A post-roundtable report is being prepared identifying the group's key findings and next steps, which will be distributed to inform and expedite research in the field. Stay tuned to the Institute's website to view the report:

Steering Committee:
Dick Swanson, President Emeritus and Founder, SunPower Corporation
Richard King, Principal Scientist, Spectrolab
Dan Friedman, Group Manager, III-V Materials and Devices, National Renewable Energy Lab
Jim Speck, Professor, College of Engineering, UC Santa Barbara

This event was co-hosted by UC Santa Barbara's Institute for Energy Efficiency and the Center for Energy Efficient Materials (an Energy Frontier Research Center funded by the Department of Energy, Office of Basic Energy Sciences). Sponsors for this Technology Roundtable included the U.S. Department of Energy's SunShot Initiative and the National Renewable Energy Laboratory.

The Institute for Energy Efficiency's Technology Roundtables are small-group, facilitated workshops that bring together leading stakeholders from industry, government and academia to accelerate the development of a target energy efficiency or renewable energy technology.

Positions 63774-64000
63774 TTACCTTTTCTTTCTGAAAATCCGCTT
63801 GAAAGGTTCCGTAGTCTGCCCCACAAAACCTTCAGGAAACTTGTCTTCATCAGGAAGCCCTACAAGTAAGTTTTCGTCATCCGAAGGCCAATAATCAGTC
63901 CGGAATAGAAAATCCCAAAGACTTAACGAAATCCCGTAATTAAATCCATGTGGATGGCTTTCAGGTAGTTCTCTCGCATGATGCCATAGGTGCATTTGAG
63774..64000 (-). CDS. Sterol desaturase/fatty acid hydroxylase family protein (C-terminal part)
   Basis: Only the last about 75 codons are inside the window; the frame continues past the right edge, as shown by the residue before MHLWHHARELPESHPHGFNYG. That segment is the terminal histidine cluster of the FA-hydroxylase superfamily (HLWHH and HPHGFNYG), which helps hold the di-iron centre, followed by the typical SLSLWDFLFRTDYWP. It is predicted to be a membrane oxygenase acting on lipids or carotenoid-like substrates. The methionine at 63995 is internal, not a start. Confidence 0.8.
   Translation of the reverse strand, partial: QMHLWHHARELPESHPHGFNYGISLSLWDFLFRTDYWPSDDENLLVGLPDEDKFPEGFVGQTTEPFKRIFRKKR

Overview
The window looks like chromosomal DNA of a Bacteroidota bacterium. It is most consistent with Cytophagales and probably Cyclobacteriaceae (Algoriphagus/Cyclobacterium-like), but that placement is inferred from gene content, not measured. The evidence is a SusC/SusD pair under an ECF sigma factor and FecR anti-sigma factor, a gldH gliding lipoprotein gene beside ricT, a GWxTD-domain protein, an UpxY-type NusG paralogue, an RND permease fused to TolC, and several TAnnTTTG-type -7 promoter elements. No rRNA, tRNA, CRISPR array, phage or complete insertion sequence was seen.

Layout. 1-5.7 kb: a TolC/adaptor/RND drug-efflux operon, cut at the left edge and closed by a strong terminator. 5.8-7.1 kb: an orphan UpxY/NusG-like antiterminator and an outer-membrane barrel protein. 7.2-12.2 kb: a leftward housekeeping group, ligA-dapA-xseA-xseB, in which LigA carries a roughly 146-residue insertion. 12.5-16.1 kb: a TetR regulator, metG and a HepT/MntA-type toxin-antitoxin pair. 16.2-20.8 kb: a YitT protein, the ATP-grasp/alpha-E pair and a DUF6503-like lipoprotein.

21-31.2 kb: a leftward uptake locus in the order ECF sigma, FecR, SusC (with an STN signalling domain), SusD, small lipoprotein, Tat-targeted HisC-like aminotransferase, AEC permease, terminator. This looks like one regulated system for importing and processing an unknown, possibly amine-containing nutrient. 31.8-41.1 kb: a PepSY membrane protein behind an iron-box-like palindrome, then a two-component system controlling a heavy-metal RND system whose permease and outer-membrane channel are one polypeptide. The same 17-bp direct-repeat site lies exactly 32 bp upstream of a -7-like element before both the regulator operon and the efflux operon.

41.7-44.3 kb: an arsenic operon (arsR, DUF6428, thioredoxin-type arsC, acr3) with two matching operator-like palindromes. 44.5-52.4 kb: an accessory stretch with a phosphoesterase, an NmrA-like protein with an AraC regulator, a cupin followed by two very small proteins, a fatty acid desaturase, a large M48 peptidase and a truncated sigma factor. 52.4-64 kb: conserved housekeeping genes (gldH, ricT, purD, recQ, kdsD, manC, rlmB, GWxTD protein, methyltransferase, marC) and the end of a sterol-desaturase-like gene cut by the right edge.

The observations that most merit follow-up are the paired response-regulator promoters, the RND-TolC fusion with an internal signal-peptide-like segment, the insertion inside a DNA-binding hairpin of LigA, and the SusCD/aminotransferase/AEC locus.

About the Institute for Energy Efficiency

The Institute for Energy Efficiency is an interdisciplinary research institute dedicated to researching and developing technological solutions for an efficient, sustainable and clean energy future. The Institute's cutting-edge research activities leverage the considerable expertise of U.C. Santa Barbara's highly acclaimed faculty, scientists, engineers and researchers, including five Nobel Laureates. By fostering collaborations, sponsoring research, and expediting the commercialization of new technologies, the Institute strives to deliver significant advances in energy efficiency in the near term.

For further information please visit

About the Center for Energy Efficient Materials (CEEM)

The Center for Energy Efficient Materials (CEEM) is an Energy Frontier Research Center funded by the Office of Basic Energy Sciences of the US Department of Energy. The principal activity of the Center is a cross-disciplinary multi-institution research program directed at critical energy challenges in three key focus areas of fundamental science and engineering: photovoltaics, thermoelectrics, and solid-state lighting. Innovative materials and novel devices for sustainable energy efficient applications are unifying themes. A highly collaborative research enterprise, CEEM engages participants from five institutions: the University of California Santa Barbara (the lead institution), the National Renewable Energy Laboratory, the Los Alamos National Laboratory, and the University of California Santa Cruz. A corresponding education program provides a rich learning experience for undergraduate and graduate students.

For further information please visit